Soldiers Find Healing in Medal of Honor
As China’s ability to wage large-scale war grows, the U.S. military must pivot from purchasing large, expensive platforms to smaller capabilities that can deploy more quickly, according to senior defense analysts.
All the services are experimenting with innovative solutions for future warfare, but the process of moving from concept to the warfighter is cumbersome and slow and too focused on big spending when smaller, more agile technologies may be suitable more quickly.
While the Army remains busy supporting Ukraine and America’s NATO partners, the force has not let go of its focus on other hot spots around the world, Army Chief of Staff Gen. James McConville said.
“We’re a global organization,” McConville said Sept. 7. “We have to be able to do more than one thing at once.”
Speaking at an event hosted by Defense One, McConville said this includes boots on the ground in the Middle East, Asia, Europe and elsewhere, all while supporting defense of the homeland.
About 7,000 more American troops, including an armored brigade combat team, will deploy to Germany in the coming days as the U.S. moves to further reassure its NATO allies, the Pentagon said Feb. 24.
The announcement came as President Joe Biden announced new sanctions against Russia for launching an invasion of Ukraine with air and missile strikes, armored convoys and ground troops.
Russian President Vladimir Putin “is the aggressor,” Biden said, the Associated Press reported. “Putin chose this war, and now he and his country will bear the consequences.”
The Army is meeting 50% of the nation’s global security requirements while spending just 25% of the defense budget, Army Vice Chief of Staff Gen. Joseph Martin said.
This includes 63,000 soldiers involved in domestic operations such as border security, COVID-19 assignments and supporting law enforcement, he said. “The demand for Army capabilities by federal agencies and combatant commanders continues to exceed supply, and we do not anticipate a decrease in demand.”
Despite a host of challenges, the first major Army Reserve unit to mobilize as the COVID-19 pandemic set in recently completed a successful nine-month deployment to the Middle East, supporting operations across 13 countries while keeping soldiers safe.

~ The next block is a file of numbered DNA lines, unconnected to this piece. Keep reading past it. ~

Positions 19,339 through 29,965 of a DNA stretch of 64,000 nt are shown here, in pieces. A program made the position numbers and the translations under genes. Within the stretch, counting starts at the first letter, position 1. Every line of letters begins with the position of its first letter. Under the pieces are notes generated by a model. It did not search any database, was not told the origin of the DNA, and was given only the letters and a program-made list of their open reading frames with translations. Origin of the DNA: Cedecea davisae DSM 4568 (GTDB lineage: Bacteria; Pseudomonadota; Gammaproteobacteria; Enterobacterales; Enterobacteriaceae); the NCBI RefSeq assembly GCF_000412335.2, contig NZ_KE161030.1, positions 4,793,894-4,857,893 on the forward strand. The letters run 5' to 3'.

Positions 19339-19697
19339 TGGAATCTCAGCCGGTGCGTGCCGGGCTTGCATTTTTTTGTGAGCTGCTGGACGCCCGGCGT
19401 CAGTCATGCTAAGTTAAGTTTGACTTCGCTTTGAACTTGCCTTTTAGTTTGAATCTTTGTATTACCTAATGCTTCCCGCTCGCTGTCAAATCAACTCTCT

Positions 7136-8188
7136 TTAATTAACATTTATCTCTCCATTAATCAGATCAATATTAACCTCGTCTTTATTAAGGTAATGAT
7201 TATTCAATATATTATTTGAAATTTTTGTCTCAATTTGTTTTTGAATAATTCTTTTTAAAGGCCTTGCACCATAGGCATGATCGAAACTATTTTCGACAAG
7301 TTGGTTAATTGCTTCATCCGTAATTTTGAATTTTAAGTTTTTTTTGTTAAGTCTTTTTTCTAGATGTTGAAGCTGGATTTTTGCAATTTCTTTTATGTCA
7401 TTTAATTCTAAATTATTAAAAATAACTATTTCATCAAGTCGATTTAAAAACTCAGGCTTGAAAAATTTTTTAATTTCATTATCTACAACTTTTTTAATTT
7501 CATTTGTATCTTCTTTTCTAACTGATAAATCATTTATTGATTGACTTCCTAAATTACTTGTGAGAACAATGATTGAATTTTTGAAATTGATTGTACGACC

Some soldiers will face fewer promotion hurdles while finishing their professional military education courses when a new Army policy takes effect Jan. 1.
Under the new policy, NCOs from sergeant to sergeant major who haven’t finished their required education may still qualify for short-term promotions, Sgt. Maj. of the Army Michael Grinston announced Nov. 24.
Grinston said the change can help soldiers who are deployed, starting a family or attending the non-resident Sergeants Major Course.
By James Stalker
Military leaders are taking on a “holistic review” of troops’ footprint around the world as the U.S. remains focused on “great-power competition,” according to the Pentagon’s top general.
“There’s a very strong argument to be made that we may have forces in places that they shouldn’t be, and we may have forces that are needed in places that they’re not right now,” Army Gen. Mark Milley, chairman of the Joint Chiefs of Staff, said Dec. 2 while speaking with the Brookings Institution.
The Army’s 2nd Cavalry Regiment is expected to continue playing a key role in Europe even as the Pentagon carries out a plan to bring the Stryker unit home to the U.S.
Speaking Oct. 20 at the Atlantic Council, Defense Secretary Mark Esper said that after talks with his counterparts in Romania and Bulgaria as well as the Baltic States, “there is now the real opportunity of keeping the 2nd Cavalry Regiment forward in some of these countries on an enduring basis.”